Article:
I think I have enough responsibilities: I have to work, pay rent, bills, etc. My credit score is 800.
I am often referred to as the “man child”. People call me selfish because of my choices. I was told to “calm down”, which to me feels like a prison cell with added responsibilities. What do you think?
Anonymous: When, at age 40, you use quotes to describe yourself as a “man”, I would say that your main problem is the way you see yourself.
You don’t mention having parents, but if you do, at some point you may be forced to face the prospect of accepting or rejecting responsibility for their care and well-being. If you plan on continuing to move through the world like you’re coated in Teflon, then it’s best to be completely honest with your parents right now. Perhaps you have already done this, and these are the people who mock you as a selfish “man child”.
You seem to be looking for affirmation, but here’s a tip: you are free to live however you want! To me, living a life completely free of attachments, complications or contributions would be meaningless – but you are built differently.
Whether your attitude is fear-based or enlightened depends on the meaning you attach to your own existence and the choices you are making.
I think it might be helpful for you to contemplate your own tombstone. Yours could be: “Achievement Unlocked: Credit Score 800!”
Dear Amy: My oldest adult son hasn’t spoken to me in years. I tried several times to reach him but no response.
In fact, the last time I saw him he was quite abusive, making fun of my occupation as a special education teacher and constantly trying to influence my other children to leave home because I was a horrible person.
Sadly, I believe he was brainwashed by my ex to create a horrible image of me after I spent 18 years breaking my skin to participate in all of his school activities, show up for him in life, and create a great life for him while his father lived in another state.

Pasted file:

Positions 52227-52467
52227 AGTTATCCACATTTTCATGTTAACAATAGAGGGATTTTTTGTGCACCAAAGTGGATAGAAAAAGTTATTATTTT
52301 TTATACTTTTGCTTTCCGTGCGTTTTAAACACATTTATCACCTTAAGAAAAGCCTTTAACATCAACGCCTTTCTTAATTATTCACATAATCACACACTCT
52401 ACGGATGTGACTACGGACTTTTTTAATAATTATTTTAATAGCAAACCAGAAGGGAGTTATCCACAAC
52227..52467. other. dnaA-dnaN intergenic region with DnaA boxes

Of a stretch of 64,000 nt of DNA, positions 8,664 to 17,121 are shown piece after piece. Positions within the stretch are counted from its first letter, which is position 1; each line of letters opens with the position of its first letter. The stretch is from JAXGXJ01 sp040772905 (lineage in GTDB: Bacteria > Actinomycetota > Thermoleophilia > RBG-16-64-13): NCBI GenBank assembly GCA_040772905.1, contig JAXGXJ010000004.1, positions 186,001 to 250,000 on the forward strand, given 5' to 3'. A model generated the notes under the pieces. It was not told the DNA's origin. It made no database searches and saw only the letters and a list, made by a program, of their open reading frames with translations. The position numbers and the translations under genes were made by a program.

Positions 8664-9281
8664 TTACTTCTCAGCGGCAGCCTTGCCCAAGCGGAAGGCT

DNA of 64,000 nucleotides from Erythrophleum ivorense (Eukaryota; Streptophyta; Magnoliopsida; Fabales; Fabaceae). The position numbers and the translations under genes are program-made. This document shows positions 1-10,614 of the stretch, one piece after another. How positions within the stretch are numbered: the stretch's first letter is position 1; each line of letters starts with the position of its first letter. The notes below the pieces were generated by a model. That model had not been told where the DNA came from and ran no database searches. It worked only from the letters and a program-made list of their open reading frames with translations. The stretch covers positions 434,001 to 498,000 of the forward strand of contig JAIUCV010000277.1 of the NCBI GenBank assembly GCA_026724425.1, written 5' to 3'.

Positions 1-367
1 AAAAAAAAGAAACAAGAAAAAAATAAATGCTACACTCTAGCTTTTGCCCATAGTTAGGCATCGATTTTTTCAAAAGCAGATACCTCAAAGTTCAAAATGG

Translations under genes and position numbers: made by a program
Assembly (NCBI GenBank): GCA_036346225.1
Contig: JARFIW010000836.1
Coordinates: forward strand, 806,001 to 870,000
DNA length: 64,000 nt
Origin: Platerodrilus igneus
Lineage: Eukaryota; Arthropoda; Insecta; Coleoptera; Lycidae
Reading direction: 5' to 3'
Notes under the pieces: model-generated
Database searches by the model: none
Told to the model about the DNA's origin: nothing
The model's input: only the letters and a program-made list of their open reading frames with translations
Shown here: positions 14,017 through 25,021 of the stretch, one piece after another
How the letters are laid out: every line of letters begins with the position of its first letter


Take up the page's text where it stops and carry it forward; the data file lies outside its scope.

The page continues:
Recently my extended family who I am close to decided to throw a family gathering and you did it, at the top of the guest list was my son. I expressed to my family that I was uncomfortable with this and was surprised that some of them didn’t mind. We are extremely loyal to our entire family and attend nearly every event and vacation with them. My husband and I are considering not attending the meeting because of this.
Do you think I’m wrong to feel this way?
Upset: Family gatherings are usually intended to be fun, peaceful clan gatherings.
But sometimes these events turn out to be clichés at the core, surrounded by a series of awkward encounters with family members you’ve never met, others you barely know, and – yes – some you just don’t like.
You are not wrong to feel what you feel. You may, however, be wrong to let this distant family member control your presence, with your family, at your family gathering.
Extending this invitation to your child does not mean that he will attend. In fact, his attitude towards you and others makes this unlikely. And if he attends this meeting, you’ll have a lot of support – and a lot of witnesses – if he misbehaves.
Dear Amy: Your response to “Sadness and Joy” is right about the money. (A few hours after her engagement, she learned of her grandmother’s death.)
My husband’s mother passed away after a long illness. Unfortunately, our wedding was two weeks away. As we had already paid in advance for our small private ceremony, we moved on. Everyone understood why we proceeded with the ceremony right after the funeral.
I hope Grief and Joy know that it’s okay to be happy even when you’re grieving. Funerals are a good time to connect with long-distance family, share grief and lighten hearts. Good news abounds in this period.
Understanding: She signed her question “Grief and Joy” for a reason.
© 2023 by Amy Dickinson. Distributed by Tribune Content Agency.